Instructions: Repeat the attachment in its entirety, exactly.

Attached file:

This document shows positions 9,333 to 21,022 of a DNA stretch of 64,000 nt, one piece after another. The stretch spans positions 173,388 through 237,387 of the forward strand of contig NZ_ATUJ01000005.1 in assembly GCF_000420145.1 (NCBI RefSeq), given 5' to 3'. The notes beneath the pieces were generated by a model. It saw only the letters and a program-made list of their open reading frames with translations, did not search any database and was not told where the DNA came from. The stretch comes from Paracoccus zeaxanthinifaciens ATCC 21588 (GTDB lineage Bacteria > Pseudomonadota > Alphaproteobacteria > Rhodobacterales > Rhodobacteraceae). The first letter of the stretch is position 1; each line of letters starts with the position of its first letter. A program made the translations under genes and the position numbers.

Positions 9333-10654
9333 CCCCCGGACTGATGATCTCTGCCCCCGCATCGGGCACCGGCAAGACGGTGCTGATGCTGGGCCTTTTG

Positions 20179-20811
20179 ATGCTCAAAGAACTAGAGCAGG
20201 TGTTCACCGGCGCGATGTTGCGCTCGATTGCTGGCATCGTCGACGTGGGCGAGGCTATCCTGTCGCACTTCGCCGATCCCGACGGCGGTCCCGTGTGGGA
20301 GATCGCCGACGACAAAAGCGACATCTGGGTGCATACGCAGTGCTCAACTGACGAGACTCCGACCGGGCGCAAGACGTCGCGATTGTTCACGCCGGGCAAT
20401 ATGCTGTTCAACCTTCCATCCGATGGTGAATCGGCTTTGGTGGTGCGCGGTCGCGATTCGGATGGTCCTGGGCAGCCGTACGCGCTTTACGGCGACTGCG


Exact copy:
This document shows positions 9,333 to 21,022 of a DNA stretch of 64,000 nt, one piece after another. The stretch spans positions 173,388 through 237,387 of the forward strand of contig NZ_ATUJ01000005.1 in assembly GCF_000420145.1 (NCBI RefSeq), given 5' to 3'. The notes beneath the pieces were generated by a model. It saw only the letters and a program-made list of their open reading frames with translations, did not search any database and was not told where the DNA came from. The stretch comes from Paracoccus zeaxanthinifaciens ATCC 21588 (GTDB lineage Bacteria > Pseudomonadota > Alphaproteobacteria > Rhodobacterales > Rhodobacteraceae). The first letter of the stretch is position 1; each line of letters starts with the position of its first letter. A program made the translations under genes and the position numbers.

Positions 9333-10654
9333 CCCCCGGACTGATGATCTCTGCCCCCGCATCGGGCACCGGCAAGACGGTGCTGATGCTGGGCCTTTTG

Positions 20179-20811
20179 ATGCTCAAAGAACTAGAGCAGG
20201 TGTTCACCGGCGCGATGTTGCGCTCGATTGCTGGCATCGTCGACGTGGGCGAGGCTATCCTGTCGCACTTCGCCGATCCCGACGGCGGTCCCGTGTGGGA
20301 GATCGCCGACGACAAAAGCGACATCTGGGTGCATACGCAGTGCTCAACTGACGAGACTCCGACCGGGCGCAAGACGTCGCGATTGTTCACGCCGGGCAAT
20401 ATGCTGTTCAACCTTCCATCCGATGGTGAATCGGCTTTGGTGGTGCGCGGTCGCGATTCGGATGGTCCTGGGCAGCCGTACGCGCTTTACGGCGACTGCG